Introduced in 1991, SVX was an ambitious project and the first proper Subaru sports car. It had futuristic styling and competent mechanics. However, it had two fatal flaws. It was equipped with a powerful 3.3-liter boxer engine with 231 HP and came with Subaru’s signature all-wheel-drive standard, but those weren’t enough (via SubaruSVX).
For some reason, Subaru decided that the only available transmission should be slow-shifting 4-speed automatic, which offended purists. Also, a car filled with so much technology was doomed to be heavy, which significantly reduced driving dynamics. When production stopped in 1996, Subaru had sold just 24,000 cars and only 2,450 in Europe.
Honda’s luxury division Acura is known for elegant cars and quality products. But it’s also known for a strange and pretty ugly model called ZDX. On sale for just three years, the ZDX attempted to present something between a sedan and a crossover SUV. It ended up being neither. Despite a good technical layout and decent power, buyers simply didn’t like the ZDX. Acura managed to sell just 7,200 examples (via MotorBiscuit).
The main reason why the ZDX failed was its design. It was so strange and ugly that most customers decided to stay away although it was a decent car with nice features. However, it became one of the biggest flops that Acura ever had.
Behind this strange name was an even stranger vehicle that was only sold in a three-door configuration with a 3.5-liter V6 engine and automatic transmission. Isuzu designed the VehiCross to be a totally modern and even futuristic off-roader and gave it its best all-terrain technology and components.
But in 1997 when the VehiCross was introduced, the market didn’t react the way it should. The vehicle was strange-looking and some would even say hideous. That is why the US sales were pretty slow, and in 2001 the VehiCross was discontinued (via Motor Trend).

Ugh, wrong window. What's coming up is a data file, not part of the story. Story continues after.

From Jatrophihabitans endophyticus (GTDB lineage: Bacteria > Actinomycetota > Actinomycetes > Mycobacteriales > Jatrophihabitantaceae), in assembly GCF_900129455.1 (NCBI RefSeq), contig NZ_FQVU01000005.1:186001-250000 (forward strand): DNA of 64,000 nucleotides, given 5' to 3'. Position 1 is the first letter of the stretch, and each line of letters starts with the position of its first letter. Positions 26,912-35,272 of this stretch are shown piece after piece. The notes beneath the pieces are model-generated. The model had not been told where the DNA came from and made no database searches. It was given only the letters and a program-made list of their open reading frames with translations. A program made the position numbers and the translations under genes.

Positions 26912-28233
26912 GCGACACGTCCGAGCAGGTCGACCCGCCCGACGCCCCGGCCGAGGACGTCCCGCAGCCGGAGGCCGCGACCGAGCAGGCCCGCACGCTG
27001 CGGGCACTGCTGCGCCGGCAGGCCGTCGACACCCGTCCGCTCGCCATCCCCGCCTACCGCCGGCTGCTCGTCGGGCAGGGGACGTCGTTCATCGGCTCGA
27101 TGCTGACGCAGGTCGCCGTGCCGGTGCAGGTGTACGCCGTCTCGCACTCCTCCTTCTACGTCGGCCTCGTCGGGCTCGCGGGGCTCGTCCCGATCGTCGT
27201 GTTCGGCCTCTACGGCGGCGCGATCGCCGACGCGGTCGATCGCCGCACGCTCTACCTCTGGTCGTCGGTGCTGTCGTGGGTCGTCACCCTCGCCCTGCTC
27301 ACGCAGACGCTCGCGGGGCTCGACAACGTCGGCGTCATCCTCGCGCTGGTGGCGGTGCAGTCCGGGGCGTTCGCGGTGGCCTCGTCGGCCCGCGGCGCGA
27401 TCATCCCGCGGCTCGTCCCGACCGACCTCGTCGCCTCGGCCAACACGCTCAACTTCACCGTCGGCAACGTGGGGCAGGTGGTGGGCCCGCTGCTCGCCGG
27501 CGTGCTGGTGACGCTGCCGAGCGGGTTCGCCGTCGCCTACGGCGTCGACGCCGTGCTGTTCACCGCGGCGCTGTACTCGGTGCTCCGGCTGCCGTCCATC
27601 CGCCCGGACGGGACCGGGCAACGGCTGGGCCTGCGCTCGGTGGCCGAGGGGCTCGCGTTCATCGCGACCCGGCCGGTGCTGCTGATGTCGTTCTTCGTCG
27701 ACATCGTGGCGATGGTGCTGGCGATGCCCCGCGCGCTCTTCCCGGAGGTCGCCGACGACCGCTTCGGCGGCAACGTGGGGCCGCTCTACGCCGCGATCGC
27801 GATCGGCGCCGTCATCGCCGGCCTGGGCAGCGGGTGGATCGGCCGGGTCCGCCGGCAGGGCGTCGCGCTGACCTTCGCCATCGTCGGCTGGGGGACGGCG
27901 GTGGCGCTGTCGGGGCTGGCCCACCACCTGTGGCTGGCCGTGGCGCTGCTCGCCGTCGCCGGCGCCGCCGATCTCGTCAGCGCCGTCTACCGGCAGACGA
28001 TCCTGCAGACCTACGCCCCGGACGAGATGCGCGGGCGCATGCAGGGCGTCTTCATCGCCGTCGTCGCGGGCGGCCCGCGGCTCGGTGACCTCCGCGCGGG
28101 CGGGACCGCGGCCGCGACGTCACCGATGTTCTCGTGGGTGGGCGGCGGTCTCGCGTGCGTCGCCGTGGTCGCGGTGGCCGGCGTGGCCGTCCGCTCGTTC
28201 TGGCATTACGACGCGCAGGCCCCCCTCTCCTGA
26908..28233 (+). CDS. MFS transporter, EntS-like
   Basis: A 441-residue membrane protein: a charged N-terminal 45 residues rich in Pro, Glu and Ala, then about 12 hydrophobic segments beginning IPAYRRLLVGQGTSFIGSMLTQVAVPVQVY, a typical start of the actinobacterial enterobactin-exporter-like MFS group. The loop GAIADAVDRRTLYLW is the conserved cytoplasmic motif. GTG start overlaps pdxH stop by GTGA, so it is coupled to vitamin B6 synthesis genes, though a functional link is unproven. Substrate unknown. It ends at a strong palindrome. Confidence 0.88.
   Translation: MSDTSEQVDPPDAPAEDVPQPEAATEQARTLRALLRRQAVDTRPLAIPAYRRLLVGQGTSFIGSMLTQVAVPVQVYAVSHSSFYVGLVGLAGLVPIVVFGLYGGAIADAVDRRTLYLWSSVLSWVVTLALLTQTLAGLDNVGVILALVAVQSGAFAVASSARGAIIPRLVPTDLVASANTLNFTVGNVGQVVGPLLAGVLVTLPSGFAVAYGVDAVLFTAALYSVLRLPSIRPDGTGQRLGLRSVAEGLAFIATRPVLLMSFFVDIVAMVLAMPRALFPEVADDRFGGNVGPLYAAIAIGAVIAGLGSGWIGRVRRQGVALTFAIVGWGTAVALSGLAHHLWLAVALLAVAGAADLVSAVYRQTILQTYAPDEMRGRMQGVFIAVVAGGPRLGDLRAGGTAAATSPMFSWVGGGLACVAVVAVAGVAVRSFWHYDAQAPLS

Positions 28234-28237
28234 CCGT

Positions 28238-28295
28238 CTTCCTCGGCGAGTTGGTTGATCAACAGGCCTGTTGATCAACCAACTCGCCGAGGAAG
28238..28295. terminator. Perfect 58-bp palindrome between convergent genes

Back in the early 2000s, Lincoln found success with the Navigator, the golden standard of luxury SUVs at the time. Wanting to capitalize on that success, somebody at Lincoln suggested building a pickup version and expanding the range. The idea seemed pretty plausible and soon their prototypes were sent to testing. The Lincoln used a Ford F-150 platform with the front end and cabin of the Navigator, but a custom truck bed that opened like doors and even had a power cover (via Motor Trend).
The finished product looked like a Navigator truck and it was luxurious. But it failed as a truck since the bed was very small and unusable. The biggest problem was the price, as the brand-new 2002 Lincoln Blackwood started at a whopping $52,000, an extremely high price for an unusable truck with Navigator fascia. As you could expect, the market was not amused. During its 15 months in production, only 3,356 were made.
The Edsel story is one of the biggest commercial failures in the car business, even by today’s standards. In the late ’50s, Ford launched the Edsel. It was an upscale brand based on Ford and Mercury models to compete with Oldsmobile and Buick. Ford invested over $400 million in design, development, and marketing. But most of that money went to promote the Edsel and create unequaled hype among the car-buying public (via Money Inc.). When Ford officially presented the car, people were puzzled. The design was strange. The front end reminded folks of a public urinal.
This event caused outrage among the conservative members of 1950s society. The Edsel cost a bit more than most Fords, but it still was affordable despite its powerful engine and upscale features. After the good sales in the first few months, buyers’ interest subsided and Ford struggled to sell more cars. In 1960, after just two years on the market, they killed the Edsel. Ford’s massive investment turned into an enormous loss. So, what was the problem with the Edsel? Quite simply, it was the hype. Ford invested a lot of money to present the image of the Edsel as a fantastic new car with unrivaled features and power. People expected something exceptional but only got an upscale Ford with a funny design.